Tag Archives: successfactors

Why TechCrunch is boring, SAP is not, and the world has gone mad

It’s cold by the way. Winter finally arrived, I realised as I pondered SAP’s acquisition of SuccessFactors on the run into work. I can still feel the cold imbued from the run into the metal palmrest of my laptop as I write this.

The highlight of the weekend was Alexis Tsotsis’ faux-gonzoistic impression on TechCrunch. I say faux, because it has the attitude of gonzo journalism but not the style. From what I get of her article, if it’s not Apple or a startup, she’s not interested – and therefore the SAP acquisition of SuccessFactors is not worth reading about:

…you can never be too sure with these incredibly dull companies. I am too bored to Google it. In fact, I am literally bored to tears writing this, like I am seriously crying here in my local coffee shop and everyone is looking at me weird…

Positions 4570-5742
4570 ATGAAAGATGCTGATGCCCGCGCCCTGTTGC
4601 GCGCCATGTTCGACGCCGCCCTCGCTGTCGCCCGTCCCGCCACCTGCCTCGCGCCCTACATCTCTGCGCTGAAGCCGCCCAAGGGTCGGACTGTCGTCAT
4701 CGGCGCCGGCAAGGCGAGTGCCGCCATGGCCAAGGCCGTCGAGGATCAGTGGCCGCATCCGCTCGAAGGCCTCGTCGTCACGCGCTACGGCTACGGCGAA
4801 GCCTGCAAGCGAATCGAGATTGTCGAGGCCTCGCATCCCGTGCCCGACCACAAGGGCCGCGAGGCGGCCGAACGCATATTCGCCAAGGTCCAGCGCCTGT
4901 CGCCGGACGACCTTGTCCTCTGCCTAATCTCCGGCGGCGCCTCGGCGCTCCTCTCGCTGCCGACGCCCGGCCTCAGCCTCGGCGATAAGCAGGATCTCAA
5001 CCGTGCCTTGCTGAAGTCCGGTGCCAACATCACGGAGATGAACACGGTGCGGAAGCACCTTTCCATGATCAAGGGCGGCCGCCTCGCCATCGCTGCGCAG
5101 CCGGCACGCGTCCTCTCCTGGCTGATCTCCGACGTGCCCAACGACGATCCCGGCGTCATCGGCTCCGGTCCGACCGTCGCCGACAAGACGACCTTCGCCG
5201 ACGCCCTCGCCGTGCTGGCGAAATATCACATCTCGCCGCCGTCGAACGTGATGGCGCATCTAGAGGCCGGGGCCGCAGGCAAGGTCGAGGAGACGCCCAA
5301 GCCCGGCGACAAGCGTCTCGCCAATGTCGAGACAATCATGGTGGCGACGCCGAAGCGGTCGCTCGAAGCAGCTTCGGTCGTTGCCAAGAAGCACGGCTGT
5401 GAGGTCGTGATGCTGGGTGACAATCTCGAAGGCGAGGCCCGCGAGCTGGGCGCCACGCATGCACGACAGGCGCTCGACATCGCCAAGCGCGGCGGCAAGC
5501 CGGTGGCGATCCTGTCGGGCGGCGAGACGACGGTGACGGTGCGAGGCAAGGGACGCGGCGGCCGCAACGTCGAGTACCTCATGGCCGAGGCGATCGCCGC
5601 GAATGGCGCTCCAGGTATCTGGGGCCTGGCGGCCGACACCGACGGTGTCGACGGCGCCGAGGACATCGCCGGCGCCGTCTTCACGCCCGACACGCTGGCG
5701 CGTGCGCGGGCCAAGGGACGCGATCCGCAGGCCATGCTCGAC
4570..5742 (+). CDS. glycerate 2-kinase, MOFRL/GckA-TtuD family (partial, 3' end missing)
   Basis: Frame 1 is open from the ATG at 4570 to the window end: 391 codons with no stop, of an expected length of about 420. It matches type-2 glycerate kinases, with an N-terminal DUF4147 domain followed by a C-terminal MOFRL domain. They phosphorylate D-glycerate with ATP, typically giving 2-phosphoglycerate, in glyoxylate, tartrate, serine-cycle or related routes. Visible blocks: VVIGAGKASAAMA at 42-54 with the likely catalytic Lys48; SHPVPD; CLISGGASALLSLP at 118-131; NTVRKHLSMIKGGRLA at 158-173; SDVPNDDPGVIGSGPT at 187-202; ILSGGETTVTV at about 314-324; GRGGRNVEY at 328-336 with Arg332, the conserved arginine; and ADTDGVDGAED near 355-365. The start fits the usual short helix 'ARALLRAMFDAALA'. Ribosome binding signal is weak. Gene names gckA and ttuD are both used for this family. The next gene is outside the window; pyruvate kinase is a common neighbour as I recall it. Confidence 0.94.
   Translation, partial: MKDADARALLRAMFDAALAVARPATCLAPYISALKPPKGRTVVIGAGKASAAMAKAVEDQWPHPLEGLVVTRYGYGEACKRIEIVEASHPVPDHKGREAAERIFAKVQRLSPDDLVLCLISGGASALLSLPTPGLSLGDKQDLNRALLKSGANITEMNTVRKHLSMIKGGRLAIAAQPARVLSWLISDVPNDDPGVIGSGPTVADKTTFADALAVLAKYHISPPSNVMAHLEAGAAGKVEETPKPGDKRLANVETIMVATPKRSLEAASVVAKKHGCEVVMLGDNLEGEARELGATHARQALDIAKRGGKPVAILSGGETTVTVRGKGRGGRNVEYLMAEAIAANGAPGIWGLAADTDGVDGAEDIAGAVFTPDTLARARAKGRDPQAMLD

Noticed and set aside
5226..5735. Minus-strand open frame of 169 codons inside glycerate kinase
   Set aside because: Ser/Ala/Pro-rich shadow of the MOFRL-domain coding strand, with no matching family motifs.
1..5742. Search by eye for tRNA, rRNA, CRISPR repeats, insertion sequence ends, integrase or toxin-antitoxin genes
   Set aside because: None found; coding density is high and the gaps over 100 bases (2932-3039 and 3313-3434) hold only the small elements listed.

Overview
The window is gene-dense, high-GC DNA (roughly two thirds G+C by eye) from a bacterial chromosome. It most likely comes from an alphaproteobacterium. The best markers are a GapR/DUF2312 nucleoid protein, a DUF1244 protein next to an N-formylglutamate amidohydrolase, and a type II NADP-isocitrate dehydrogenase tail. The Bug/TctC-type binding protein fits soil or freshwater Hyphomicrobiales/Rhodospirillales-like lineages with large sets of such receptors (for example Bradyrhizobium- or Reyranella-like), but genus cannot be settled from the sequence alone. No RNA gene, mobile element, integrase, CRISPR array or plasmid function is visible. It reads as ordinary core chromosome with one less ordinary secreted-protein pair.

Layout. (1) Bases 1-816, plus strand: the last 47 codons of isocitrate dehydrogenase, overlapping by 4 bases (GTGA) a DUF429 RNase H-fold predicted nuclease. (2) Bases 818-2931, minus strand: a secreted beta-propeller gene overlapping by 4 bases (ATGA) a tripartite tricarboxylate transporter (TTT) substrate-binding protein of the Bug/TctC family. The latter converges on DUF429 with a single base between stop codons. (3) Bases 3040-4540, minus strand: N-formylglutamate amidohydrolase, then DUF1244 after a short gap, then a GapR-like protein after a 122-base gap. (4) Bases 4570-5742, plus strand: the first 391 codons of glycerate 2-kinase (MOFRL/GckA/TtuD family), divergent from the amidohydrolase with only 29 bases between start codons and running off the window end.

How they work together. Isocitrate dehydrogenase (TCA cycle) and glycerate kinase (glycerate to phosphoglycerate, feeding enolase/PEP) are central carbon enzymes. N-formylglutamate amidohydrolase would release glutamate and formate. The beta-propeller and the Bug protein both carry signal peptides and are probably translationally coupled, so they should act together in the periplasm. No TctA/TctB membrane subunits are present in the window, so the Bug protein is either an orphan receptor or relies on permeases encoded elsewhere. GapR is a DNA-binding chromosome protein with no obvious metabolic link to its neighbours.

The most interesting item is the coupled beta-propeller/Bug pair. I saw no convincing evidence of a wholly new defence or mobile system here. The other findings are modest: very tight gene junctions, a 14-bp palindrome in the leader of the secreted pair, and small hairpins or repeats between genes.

Really, this says a lot more about what’s wrong about TechCrunch, and actually the world as a whole. And so last night, I was discussing this point with a bunch of Enterprise Irregulars on Twitter. I’m going to disagree with Dennis Howlett (who used to be an Irregular), which is always a good way to start the morning.

@dahowlett:[email protected] giving idiots ANY play is plain dumb

Sameer Patel chimes in with a reminder that the Facebook acquisition of Gowalla – a FourSquare-style location based service, got much more airtime.

@sameerpatel: @applebyj @dahowlett not shocking. Most of yesterday tech meme led w/ reruns of Gowalla FB acquisition for an undisclosed sum vs a $3B buy.

And Frank Scavo got the feel of the enterprise community spot on:

@fscavo: I stopped reading TechCrunch years ago. @alexias’s recent post reminds me why. cc: @dahowlett @applebyj

But actually I think that Timo Elliott nailed it. Yes Timo, this is the real world.

@timoelliott: Strangely, this techcrunch post about the “boring” SAP acquisition made me very proud: techcrunch.com/2011/12/03/zzz… #dudethisistherealworld